2:05 am
are neverfar away in israel. that's why elections here are fought and won on security. i could hear the whoosh, and then boom, up went the explosive. robert wolff's family home was destroyed two weeks ago by a powerful rocket fired by palestinian militants form gaza. —— by a powerful rocket fired by palestinian militants in gaza. nobody was killed, but his baby granddaughter was among those hurt. we're a very lucky family. we're all alive, we're all here, we're not — you know, there could have been seven graves up the road. we need a leader who is brave enough to bring peace. in a close campaign, waged with social media videos, benjamin netanyahu argues his global friendships protect israel. he's facing bribery charges, which he denies. his main rival, benny gantz, is a former head of the israeli military, pledging cleaner politics. but when it comes to divisions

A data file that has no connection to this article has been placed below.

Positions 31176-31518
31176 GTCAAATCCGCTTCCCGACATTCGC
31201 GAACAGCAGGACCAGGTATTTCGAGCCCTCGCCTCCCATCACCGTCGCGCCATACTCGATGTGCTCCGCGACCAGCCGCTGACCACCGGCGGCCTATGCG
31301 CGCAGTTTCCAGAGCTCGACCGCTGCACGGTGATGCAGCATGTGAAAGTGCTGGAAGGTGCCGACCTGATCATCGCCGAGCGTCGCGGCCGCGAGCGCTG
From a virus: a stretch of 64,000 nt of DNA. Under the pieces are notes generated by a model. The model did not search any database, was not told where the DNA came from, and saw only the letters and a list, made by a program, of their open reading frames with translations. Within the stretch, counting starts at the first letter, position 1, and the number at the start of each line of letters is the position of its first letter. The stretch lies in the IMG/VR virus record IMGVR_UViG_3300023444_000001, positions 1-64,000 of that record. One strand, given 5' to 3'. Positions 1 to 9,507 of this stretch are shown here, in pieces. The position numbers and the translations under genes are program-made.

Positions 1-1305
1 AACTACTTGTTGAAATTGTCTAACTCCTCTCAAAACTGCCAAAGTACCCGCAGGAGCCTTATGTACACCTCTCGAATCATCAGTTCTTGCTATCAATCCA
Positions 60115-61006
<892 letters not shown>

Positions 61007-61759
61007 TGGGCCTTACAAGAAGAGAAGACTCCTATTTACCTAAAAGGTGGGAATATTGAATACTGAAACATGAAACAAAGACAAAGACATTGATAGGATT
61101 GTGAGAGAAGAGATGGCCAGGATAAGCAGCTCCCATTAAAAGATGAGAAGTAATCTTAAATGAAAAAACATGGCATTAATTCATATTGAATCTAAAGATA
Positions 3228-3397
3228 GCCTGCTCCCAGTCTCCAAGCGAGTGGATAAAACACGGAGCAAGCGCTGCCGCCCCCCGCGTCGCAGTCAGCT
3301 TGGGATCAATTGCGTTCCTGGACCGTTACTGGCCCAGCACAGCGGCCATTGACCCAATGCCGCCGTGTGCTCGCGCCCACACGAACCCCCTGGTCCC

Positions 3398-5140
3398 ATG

2:06 am
with the palestinians, neither candidate is committed to them having their own state. in these israeli elections, internationally—approved ideas about how to reach peace with the palestinians are being abandoned. and while that could win votes, the danger is it will deepen tensions and mistrust, and only perpetuate what's already been a long and painful conflict. standing up to israeli occupation has become part of life for boys at hebron elementary school. tear gas during morning assembly, after some children had thrown stones at an israeli checkpoint nearby. four students were taken to hospital, and all later recovered.
2:07 am